Service blueprint template
Map out processes from the point of view of your customers using a service blueprint for a deeper understanding of how to deliver the best services.
What is a service blueprint?
A service blueprint is similar to a customer journey map in that it follows a customer’s experience with your company as they receive a service. However, a service blueprint goes deeper: It also shows all the background work that goes into the customer’s experience.
Service blueprints are useful because they allow you to visualize the entire process. While service blueprints can be as detailed or simple as you need them to be, many users find them most helpful when trying to understand a complex process that involves a lot of teams—in other words, a scenario when it’s very easy to lose sight of the bigger picture.
How to create a service blueprint in Lucidspark
Start by coming up with a specific customer scenario, whether that’s an existing process you want to improve or a new one you’re building.
Once you have your scenario, it’s time to fill out the service blueprint template:
1. Map the customer’s actions
Enter what the customer does into the sticky notes in the Customer Actions line of the template. These could include actions like visiting your website, placing an order, or talking to a customer service rep. Put these steps in chronological order. The template includes a spot to enter a timeframe for each step if that’s helpful.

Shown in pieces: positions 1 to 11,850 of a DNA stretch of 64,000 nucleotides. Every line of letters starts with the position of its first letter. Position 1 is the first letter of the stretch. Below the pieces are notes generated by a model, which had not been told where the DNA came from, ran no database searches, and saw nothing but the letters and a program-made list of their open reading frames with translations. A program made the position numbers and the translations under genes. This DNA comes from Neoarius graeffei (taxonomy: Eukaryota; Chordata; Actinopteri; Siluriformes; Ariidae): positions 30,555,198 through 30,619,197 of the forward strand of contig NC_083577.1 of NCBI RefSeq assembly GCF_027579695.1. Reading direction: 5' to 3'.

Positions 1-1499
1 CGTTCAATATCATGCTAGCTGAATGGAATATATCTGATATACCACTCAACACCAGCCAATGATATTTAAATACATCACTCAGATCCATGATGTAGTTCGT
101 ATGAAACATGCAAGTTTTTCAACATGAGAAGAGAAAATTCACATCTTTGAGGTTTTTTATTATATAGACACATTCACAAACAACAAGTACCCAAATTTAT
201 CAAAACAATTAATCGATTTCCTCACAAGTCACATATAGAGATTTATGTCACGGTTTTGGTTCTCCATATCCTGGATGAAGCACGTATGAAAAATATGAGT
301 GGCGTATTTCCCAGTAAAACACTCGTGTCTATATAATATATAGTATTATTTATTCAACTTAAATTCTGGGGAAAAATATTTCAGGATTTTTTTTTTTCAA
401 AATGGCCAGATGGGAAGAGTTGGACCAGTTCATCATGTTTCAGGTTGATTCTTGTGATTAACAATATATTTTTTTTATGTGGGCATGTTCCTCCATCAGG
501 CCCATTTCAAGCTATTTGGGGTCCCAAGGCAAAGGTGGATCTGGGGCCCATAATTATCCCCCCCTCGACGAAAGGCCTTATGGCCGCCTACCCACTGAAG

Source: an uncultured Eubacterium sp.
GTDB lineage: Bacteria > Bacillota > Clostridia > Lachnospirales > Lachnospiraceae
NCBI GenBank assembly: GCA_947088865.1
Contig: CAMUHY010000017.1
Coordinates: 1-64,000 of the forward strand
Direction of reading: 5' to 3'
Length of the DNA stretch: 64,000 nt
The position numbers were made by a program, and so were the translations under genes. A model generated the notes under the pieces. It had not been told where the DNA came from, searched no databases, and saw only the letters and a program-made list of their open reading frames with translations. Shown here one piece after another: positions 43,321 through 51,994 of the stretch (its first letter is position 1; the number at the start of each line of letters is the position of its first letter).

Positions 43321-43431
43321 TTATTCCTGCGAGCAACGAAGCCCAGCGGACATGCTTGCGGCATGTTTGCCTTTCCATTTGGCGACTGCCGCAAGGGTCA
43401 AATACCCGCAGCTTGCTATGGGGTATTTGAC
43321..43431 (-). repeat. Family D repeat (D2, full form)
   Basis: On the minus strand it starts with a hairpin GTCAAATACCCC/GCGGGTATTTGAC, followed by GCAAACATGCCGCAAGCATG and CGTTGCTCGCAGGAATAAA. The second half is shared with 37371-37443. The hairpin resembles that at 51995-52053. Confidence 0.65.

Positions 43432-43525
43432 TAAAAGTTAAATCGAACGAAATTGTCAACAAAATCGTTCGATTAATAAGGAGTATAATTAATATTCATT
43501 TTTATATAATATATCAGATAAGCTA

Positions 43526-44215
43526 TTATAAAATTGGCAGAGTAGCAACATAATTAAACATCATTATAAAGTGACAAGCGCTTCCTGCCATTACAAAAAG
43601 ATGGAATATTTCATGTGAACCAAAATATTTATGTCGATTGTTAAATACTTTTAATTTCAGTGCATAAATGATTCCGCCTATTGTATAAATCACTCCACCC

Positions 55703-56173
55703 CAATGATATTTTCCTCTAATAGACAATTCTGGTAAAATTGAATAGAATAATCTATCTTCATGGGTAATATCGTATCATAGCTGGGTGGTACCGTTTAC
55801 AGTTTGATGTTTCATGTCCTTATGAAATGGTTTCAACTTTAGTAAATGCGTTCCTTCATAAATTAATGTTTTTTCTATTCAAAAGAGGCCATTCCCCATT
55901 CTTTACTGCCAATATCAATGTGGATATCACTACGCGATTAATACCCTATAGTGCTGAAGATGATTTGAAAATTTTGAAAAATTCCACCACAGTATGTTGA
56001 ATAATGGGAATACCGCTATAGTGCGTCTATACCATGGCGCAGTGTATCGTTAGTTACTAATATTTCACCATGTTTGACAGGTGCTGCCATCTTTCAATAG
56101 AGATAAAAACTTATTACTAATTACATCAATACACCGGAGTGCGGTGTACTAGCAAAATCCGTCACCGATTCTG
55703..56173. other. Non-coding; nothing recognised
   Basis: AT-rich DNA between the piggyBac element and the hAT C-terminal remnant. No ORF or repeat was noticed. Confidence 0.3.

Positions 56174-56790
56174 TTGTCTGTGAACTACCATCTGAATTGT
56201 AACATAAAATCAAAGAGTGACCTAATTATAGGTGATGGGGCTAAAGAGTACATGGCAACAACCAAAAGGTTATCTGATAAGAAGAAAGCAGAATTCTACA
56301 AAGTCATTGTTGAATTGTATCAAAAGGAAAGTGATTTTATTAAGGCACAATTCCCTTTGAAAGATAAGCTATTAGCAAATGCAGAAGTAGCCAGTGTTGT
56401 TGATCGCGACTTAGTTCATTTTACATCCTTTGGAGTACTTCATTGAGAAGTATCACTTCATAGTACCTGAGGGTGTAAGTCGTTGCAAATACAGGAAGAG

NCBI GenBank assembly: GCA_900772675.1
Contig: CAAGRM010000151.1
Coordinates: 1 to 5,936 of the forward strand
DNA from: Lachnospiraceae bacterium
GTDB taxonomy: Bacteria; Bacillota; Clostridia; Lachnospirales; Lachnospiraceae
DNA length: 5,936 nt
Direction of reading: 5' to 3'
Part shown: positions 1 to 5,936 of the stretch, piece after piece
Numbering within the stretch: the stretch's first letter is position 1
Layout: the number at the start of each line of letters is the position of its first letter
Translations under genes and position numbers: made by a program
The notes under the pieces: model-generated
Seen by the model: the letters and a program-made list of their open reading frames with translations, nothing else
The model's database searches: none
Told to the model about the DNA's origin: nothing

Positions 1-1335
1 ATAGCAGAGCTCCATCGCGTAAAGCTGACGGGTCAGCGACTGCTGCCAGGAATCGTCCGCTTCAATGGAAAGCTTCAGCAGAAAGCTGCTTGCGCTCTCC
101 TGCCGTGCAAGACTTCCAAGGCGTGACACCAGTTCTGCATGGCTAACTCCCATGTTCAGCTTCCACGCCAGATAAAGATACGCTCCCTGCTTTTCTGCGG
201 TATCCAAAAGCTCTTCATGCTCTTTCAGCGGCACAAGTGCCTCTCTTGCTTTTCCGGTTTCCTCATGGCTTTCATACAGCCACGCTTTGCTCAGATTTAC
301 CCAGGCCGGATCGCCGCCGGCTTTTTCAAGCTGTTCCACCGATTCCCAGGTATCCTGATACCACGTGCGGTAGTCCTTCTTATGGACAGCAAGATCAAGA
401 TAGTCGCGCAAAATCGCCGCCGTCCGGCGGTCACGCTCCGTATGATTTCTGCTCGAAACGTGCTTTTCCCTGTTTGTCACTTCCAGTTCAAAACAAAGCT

2. Map the onstage and backstage actions
Map what your company does that the customer sees. For example, when the customer puts an item in their online shopping cart, do they get a clear prompt to lead them to check out on your website? Put these actions into the sticky notes in the Onstage Actions line of the template.
You’ll also need to add any work that happens behind the scenes. For example, someone has to write the content that goes in the confirmation email or stock the shelves. Enter these actions in the Backstage Actions part of the template. As you go, make sure that you include notes about who is responsible for each of these actions.
3. Map support and physical evidence
These are the final elements you’ll gather in the service blueprint template. Fill out the Support Process section with anything that helps your company do its work, like external vendors or needed equipment. In the Physical Evidence section, include items that customers come in contact with, like a physical storefront, a receipt, a confirmation email, or your website.
4. Add finishing touches
Once you have all the information in the template, you need to see how it all connects. Add lines that show when an employee interacts with a customer or when a backstage action becomes visible. Lines can also show how different components interact with or depend on each other.
While you can use this service blueprint template on your own, you’ll get better results if you work with others. Your co-workers will understand different parts of the service process, so you’ll get a more complete picture with their help. Make sure to use Lucidspark’s features for collaborating in real time, like in-app commenting, calling attention to your cursor, and voting on ideas for improvement.
For a more polished asset that you can share across cross-functional teams, consider importing your service blueprint into Lucidchart.